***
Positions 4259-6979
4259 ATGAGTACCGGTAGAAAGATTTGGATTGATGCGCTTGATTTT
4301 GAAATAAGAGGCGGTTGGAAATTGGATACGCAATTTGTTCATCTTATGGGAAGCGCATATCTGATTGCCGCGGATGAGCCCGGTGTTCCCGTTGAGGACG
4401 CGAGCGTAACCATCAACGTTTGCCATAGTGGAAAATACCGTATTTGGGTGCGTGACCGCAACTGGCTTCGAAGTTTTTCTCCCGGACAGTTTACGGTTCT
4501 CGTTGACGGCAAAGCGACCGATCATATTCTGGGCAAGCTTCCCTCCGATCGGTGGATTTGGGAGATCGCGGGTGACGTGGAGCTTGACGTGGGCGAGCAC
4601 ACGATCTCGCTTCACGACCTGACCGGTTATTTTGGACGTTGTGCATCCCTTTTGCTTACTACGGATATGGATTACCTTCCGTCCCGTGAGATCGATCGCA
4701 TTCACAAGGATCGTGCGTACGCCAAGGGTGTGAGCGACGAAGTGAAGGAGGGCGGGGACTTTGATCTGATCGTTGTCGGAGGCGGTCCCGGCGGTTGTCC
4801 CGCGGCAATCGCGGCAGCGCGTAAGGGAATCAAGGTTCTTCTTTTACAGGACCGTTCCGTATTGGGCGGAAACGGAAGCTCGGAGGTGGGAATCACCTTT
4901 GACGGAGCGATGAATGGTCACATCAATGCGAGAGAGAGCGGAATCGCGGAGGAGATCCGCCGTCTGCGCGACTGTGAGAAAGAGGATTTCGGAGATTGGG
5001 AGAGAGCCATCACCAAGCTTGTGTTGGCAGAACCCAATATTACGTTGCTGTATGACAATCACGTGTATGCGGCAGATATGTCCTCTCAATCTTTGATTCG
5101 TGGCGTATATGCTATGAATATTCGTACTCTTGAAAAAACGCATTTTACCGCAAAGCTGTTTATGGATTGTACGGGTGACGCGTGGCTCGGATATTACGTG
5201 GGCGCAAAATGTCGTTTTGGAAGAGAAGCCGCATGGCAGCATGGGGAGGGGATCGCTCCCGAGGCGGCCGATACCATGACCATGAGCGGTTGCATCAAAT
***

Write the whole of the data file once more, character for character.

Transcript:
Positions 4259-6979
4259 ATGAGTACCGGTAGAAAGATTTGGATTGATGCGCTTGATTTT
4301 GAAATAAGAGGCGGTTGGAAATTGGATACGCAATTTGTTCATCTTATGGGAAGCGCATATCTGATTGCCGCGGATGAGCCCGGTGTTCCCGTTGAGGACG
4401 CGAGCGTAACCATCAACGTTTGCCATAGTGGAAAATACCGTATTTGGGTGCGTGACCGCAACTGGCTTCGAAGTTTTTCTCCCGGACAGTTTACGGTTCT
4501 CGTTGACGGCAAAGCGACCGATCATATTCTGGGCAAGCTTCCCTCCGATCGGTGGATTTGGGAGATCGCGGGTGACGTGGAGCTTGACGTGGGCGAGCAC
4601 ACGATCTCGCTTCACGACCTGACCGGTTATTTTGGACGTTGTGCATCCCTTTTGCTTACTACGGATATGGATTACCTTCCGTCCCGTGAGATCGATCGCA
4701 TTCACAAGGATCGTGCGTACGCCAAGGGTGTGAGCGACGAAGTGAAGGAGGGCGGGGACTTTGATCTGATCGTTGTCGGAGGCGGTCCCGGCGGTTGTCC
4801 CGCGGCAATCGCGGCAGCGCGTAAGGGAATCAAGGTTCTTCTTTTACAGGACCGTTCCGTATTGGGCGGAAACGGAAGCTCGGAGGTGGGAATCACCTTT
4901 GACGGAGCGATGAATGGTCACATCAATGCGAGAGAGAGCGGAATCGCGGAGGAGATCCGCCGTCTGCGCGACTGTGAGAAAGAGGATTTCGGAGATTGGG
5001 AGAGAGCCATCACCAAGCTTGTGTTGGCAGAACCCAATATTACGTTGCTGTATGACAATCACGTGTATGCGGCAGATATGTCCTCTCAATCTTTGATTCG
5101 TGGCGTATATGCTATGAATATTCGTACTCTTGAAAAAACGCATTTTACCGCAAAGCTGTTTATGGATTGTACGGGTGACGCGTGGCTCGGATATTACGTG
5201 GGCGCAAAATGTCGTTTTGGAAGAGAAGCCGCATGGCAGCATGGGGAGGGGATCGCTCCCGAGGCGGCCGATACCATGACCATGAGCGGTTGCATCAAAT